Chugai licenses out early-stage cancer candidate to Menarini

Chugai follows on from its majority owner Roche in outlicensing a P13K inhibitor.

Japanese biopharma Chugai, majority owned by Roche, has licensed out an early oncology prospect to Italy’s Menarini Group.

The deal will see a subsidiary of Menarini, the cancer-focused biotech known as Berlin-Chemie Menarini, get its hands on PA799, a class I PI3K inhibitor.

The drug came out of Chugai’s lab and has already been through a phase 1 for solid tumors in Europe, in which it “showed a good safety profile in the clinical trial,” according to a statement.

Virtual Roundtable

ESMO Post Show: Highlights From the Virtual Conference

Cancer experts and pharma execs will break down the headline-making data from ESMO, sharing their insights and analysis around the conference’s most closely watched studies. This discussion will examine how groundbreaking research unveiled over the weekend will change clinical practice and prime drugs for key new indications, and panelists will fill you in on the need-to-know takeaways from oncology’s hottest fields.

Monetary terms were not released, as is becoming increasingly common for these types of licensing deals, but Chugai is to get an undisclosed upfront payment, with additional biobucks in the form of milestone and royalty payments in the future.

Under the agreement, Chugai has granted Menarini Group an exclusive license for the manufacturing, development and marketing of PA799 across the globe.

“We are pleased to sign a license agreement for PA799 with Menarini Group,” said Chugai’s representative director, president and COO Tatsuro Kosaka.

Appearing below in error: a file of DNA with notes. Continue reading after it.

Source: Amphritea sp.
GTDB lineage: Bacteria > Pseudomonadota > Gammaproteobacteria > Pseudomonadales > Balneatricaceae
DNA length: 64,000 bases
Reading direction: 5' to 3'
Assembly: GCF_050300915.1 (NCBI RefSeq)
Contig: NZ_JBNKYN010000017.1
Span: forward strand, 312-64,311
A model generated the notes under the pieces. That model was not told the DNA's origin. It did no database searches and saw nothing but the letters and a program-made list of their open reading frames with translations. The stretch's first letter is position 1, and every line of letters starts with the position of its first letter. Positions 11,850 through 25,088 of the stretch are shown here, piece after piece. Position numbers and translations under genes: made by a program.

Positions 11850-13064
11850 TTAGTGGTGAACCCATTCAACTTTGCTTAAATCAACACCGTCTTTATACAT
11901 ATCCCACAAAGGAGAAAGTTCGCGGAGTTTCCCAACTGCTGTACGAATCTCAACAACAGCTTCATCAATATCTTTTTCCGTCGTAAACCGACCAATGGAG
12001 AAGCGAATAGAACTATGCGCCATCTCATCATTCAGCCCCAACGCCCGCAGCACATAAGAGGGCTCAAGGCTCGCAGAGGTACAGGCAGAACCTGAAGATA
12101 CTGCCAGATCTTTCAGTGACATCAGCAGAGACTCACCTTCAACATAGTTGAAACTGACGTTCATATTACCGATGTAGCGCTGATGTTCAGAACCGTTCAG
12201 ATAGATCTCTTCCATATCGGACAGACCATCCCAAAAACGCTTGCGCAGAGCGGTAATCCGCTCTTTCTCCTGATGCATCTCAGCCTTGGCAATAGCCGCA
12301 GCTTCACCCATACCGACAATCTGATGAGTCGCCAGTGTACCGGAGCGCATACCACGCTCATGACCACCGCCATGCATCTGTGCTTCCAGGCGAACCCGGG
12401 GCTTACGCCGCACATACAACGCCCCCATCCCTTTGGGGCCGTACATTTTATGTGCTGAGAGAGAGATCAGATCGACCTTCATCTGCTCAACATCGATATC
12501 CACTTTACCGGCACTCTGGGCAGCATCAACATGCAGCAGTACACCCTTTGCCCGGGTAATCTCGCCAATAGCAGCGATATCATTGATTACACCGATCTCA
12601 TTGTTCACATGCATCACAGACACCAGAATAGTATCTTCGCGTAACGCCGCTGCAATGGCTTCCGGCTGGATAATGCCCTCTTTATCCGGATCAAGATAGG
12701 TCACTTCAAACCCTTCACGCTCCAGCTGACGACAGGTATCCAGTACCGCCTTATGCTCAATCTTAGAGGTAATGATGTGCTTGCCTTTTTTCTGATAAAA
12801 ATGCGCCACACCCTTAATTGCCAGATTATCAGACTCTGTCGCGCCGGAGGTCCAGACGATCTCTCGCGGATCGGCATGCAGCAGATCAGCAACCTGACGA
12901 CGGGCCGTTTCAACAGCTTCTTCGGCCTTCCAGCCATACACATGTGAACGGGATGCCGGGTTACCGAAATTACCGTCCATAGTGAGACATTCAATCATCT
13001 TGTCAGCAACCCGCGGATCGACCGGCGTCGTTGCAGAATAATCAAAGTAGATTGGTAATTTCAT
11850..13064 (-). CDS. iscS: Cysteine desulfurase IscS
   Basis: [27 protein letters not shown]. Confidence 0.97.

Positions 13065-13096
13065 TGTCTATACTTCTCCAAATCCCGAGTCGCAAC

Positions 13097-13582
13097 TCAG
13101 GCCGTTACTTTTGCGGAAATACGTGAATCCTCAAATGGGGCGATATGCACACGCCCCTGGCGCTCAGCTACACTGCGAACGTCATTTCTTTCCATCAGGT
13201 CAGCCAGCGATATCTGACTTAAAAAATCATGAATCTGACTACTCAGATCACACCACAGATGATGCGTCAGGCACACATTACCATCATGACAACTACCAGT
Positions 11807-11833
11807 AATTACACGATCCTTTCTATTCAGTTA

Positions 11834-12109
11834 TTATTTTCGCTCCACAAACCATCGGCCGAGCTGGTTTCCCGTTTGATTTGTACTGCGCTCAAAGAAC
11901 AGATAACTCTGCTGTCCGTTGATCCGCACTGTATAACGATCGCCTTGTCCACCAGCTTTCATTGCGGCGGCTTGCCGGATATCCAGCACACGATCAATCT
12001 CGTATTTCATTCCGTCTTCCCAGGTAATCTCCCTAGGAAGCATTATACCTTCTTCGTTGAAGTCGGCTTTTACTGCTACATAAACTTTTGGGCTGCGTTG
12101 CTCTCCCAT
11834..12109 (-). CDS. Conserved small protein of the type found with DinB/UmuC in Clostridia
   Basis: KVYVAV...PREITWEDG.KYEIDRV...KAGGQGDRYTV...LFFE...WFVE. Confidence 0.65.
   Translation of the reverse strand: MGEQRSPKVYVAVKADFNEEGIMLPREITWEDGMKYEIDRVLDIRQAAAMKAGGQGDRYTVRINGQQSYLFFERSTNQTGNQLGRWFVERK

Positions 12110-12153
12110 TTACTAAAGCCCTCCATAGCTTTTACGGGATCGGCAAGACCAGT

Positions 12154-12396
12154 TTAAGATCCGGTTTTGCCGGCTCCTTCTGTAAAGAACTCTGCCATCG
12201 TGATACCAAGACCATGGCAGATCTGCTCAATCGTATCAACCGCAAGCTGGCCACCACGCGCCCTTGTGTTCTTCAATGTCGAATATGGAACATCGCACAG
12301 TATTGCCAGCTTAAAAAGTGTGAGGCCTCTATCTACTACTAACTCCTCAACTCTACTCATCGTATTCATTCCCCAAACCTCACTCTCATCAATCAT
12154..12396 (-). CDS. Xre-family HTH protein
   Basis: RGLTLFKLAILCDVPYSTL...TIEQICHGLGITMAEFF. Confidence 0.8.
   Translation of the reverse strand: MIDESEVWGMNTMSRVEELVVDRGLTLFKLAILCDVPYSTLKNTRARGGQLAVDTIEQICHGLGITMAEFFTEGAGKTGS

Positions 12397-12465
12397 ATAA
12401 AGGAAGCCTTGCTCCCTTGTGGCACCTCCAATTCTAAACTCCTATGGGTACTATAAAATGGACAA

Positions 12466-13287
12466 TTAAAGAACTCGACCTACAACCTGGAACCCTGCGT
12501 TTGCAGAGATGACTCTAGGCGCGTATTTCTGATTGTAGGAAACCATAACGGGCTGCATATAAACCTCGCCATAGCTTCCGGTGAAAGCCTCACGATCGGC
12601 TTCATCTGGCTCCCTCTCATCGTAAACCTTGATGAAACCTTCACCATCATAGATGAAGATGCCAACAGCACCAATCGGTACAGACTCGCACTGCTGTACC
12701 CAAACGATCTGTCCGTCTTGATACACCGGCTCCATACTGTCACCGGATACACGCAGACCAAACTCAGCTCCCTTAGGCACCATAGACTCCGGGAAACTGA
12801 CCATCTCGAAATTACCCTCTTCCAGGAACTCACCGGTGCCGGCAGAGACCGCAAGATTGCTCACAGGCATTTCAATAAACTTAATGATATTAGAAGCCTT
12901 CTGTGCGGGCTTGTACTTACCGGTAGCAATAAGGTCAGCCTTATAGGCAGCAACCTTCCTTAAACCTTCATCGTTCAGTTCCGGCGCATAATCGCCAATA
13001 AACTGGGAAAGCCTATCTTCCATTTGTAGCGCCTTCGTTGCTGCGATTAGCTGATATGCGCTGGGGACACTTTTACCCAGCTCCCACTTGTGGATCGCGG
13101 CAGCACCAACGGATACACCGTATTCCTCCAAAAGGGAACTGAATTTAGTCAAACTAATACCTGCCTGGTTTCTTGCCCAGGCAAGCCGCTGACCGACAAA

“PI3K is assumed to be one of the important kinases in the signaling pathway for the proliferation, the differentiation and the survival of tumor cells. We hope that the development of PA799 by Menarini Group will bring benefit to the patients as early as possible.”

Chugai, 62% owned by Roche, appears to be following suit of its Swiss Big Pharma partner as a month ago, Roche too got shot of its cancer med GDC-0084, also an inhibitor of the phosphoinositide-3-kinase (PI3K) pathway.

It too was in phase 1, but for an aggressive brain cancer, and was sold off to Oz biotech Novogen for around $5 million, with more expected to come down the line.

Read more on

Suggested Articles

Novartis is forging ahead with the development of spartalizumab in "many, many other indications" despite the setback.

Chi-Med has detailed plans to seek approval from the FDA later this year in part on the strength of data from Chinese phase 3 trial.

Takeda tapped Roche’s Foundation Medicine to develop tissue- and blood-based companion diagnostic tests for its portfolio of lung cancer therapies.